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Hands-free shoes for people with disabilities

Alex Kaufman, 21, was diagnosed with scoliosis when he was 13. His father, Steve Kaufman, 51, a robotics engineer, created hands-free shoes to help his son.

To prevent the curve from worsening, Alex had to brace a large, tight torso — hips to armpits — 22 hours a day. “Among the many unintended discomforts and inconveniences of carrying this treatment was that Alex couldn't stoop to put on his shoes. That's when his father stepped in.

These hands-free shoes, called Quikiks ™, are easy to put on and wear. The patented Step-in-Go ™ hands-free shoe system is embedded in every pair of Quikiks ™. The back of the Quikiks ™ tilts back on a hinge so you can easily slip your foot right in. A small squeeze on the heel closes the shoe behind the ankle and it snaps into place with a magnet. To remove you just hit the back of the sole on a hard surface and the momentum of your foot pops it open by sliding your foot right out.

Each pair of Quikiks ™ comes with a series of medium-strength attaching magnets. Weaker and stronger magnets are also available upon request and are easily swapped out so that the holding force can be adjusted to your skills. A spring in the hinge holds the shoes in the open position so they are ready to receive the foot the next time you want to put them on.

There are no batteries or electronics included in Quikiks ™. The Step-in-Go ™ system is a simple, robust mechanism that we hope will improve the quality of the life cycle for users in the years to come.

Steve was at a loss about shoe making. “I didn't know anything about shoe making. I just had a vision of how it could be possible. Stepping into the shoe turns the“ swing ”securing the shoe over the bridge of the user's foot ... But this version had many questions, so That a new method was being considered. After making and testing many, many more prototypes, and getting a lot of help from committed professionals who, along with me, really believe these shoes can add the quality-of-life to so many people to improve, they were finally done ".

According to the inventor, these shoes can help a lot of people with different disabilities. Chronic back pain sufferers, after stroke victims, those with cerebral palsy and autism, people with obesity and severe arthritis, hand struggles and arm amputees and would be tortured even the temporarily needy-say people who have had an accident or one in rehab Hip Replacement Surgery ".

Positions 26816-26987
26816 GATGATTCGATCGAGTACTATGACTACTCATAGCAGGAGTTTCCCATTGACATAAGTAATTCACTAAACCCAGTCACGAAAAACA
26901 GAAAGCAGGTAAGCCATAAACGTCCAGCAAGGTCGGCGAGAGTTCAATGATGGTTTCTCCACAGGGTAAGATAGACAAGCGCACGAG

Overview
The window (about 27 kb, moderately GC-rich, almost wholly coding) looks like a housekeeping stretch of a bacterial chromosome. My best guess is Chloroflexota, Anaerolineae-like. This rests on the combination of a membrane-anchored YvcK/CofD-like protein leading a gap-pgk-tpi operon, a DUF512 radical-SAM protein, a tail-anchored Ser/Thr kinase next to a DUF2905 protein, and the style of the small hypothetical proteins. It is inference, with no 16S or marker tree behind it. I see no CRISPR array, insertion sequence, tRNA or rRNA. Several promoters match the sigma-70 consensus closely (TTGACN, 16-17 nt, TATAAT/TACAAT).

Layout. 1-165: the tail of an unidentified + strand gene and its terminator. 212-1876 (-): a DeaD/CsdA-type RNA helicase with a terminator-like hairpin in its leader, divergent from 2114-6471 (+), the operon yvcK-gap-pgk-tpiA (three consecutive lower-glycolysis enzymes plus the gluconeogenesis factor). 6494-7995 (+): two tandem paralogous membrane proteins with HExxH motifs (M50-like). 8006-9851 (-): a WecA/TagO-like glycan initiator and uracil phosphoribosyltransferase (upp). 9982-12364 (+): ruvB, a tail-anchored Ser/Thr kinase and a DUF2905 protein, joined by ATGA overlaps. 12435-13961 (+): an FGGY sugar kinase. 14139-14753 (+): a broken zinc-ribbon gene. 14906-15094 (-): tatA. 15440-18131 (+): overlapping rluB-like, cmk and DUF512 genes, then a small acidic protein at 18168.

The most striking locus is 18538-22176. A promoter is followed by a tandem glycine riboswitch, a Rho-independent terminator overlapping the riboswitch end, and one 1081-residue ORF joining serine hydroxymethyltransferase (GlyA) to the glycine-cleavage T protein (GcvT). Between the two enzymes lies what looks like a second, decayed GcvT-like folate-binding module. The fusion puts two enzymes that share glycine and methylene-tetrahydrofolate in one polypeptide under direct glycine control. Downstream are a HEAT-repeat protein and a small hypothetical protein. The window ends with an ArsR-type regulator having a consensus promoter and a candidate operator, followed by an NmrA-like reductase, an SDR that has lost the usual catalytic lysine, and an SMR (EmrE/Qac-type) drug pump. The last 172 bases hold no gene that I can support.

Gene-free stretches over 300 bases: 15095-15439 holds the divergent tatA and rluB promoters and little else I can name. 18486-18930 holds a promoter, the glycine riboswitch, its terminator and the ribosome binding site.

In the seven years since he started working on these shoes Steve has received so many awards including one for innovation at the 2015 International Consumer Electronics Show in Las Vegas. Alex sometimes helps his father at conferences where the response has been phenomenal. "I've met so many people together the way the woman-with dizziness who told me she faints almost every time she bends over to put her shoes on, or the mother of a boy with autism who." Broke himself crying in my craft show booth told me that she struggles every morning because her son wants to put his shoes on by himself and gets frustrated when he can't. "

In addition to making life easier for people through his products, Steve is helping through his business model. As a board member for an agency called Services for the Developmental Disabled (SDC) in Riverdale, NY, Steve has seen firsthand how difficult it can be to find employment opportunities for people with disabilities. "My goal is to build a Quikiks distribution center in New York City that will provide long-term sustainable employment for people with disabilities."

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